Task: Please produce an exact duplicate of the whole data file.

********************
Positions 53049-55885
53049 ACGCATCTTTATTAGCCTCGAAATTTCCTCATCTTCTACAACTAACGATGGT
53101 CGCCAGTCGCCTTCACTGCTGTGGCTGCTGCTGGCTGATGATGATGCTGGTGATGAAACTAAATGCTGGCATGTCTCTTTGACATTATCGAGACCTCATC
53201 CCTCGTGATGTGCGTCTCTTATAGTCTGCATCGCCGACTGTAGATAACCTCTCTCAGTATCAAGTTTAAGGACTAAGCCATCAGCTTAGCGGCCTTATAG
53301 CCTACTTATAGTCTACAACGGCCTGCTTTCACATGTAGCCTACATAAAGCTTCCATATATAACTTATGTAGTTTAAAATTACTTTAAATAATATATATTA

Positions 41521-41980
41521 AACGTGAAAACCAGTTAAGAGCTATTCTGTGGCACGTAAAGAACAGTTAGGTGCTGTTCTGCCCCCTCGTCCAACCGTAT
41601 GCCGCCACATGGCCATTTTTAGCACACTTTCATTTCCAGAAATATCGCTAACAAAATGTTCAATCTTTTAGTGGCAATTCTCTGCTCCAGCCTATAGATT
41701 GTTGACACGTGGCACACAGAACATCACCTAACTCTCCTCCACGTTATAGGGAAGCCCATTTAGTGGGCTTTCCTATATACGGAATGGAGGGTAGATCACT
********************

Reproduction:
Positions 53049-55885
53049 ACGCATCTTTATTAGCCTCGAAATTTCCTCATCTTCTACAACTAACGATGGT
53101 CGCCAGTCGCCTTCACTGCTGTGGCTGCTGCTGGCTGATGATGATGCTGGTGATGAAACTAAATGCTGGCATGTCTCTTTGACATTATCGAGACCTCATC
53201 CCTCGTGATGTGCGTCTCTTATAGTCTGCATCGCCGACTGTAGATAACCTCTCTCAGTATCAAGTTTAAGGACTAAGCCATCAGCTTAGCGGCCTTATAG
53301 CCTACTTATAGTCTACAACGGCCTGCTTTCACATGTAGCCTACATAAAGCTTCCATATATAACTTATGTAGTTTAAAATTACTTTAAATAATATATATTA

Positions 41521-41980
41521 AACGTGAAAACCAGTTAAGAGCTATTCTGTGGCACGTAAAGAACAGTTAGGTGCTGTTCTGCCCCCTCGTCCAACCGTAT
41601 GCCGCCACATGGCCATTTTTAGCACACTTTCATTTCCAGAAATATCGCTAACAAAATGTTCAATCTTTTAGTGGCAATTCTCTGCTCCAGCCTATAGATT
41701 GTTGACACGTGGCACACAGAACATCACCTAACTCTCCTCCACGTTATAGGGAAGCCCATTTAGTGGGCTTTCCTATATACGGAATGGAGGGTAGATCACT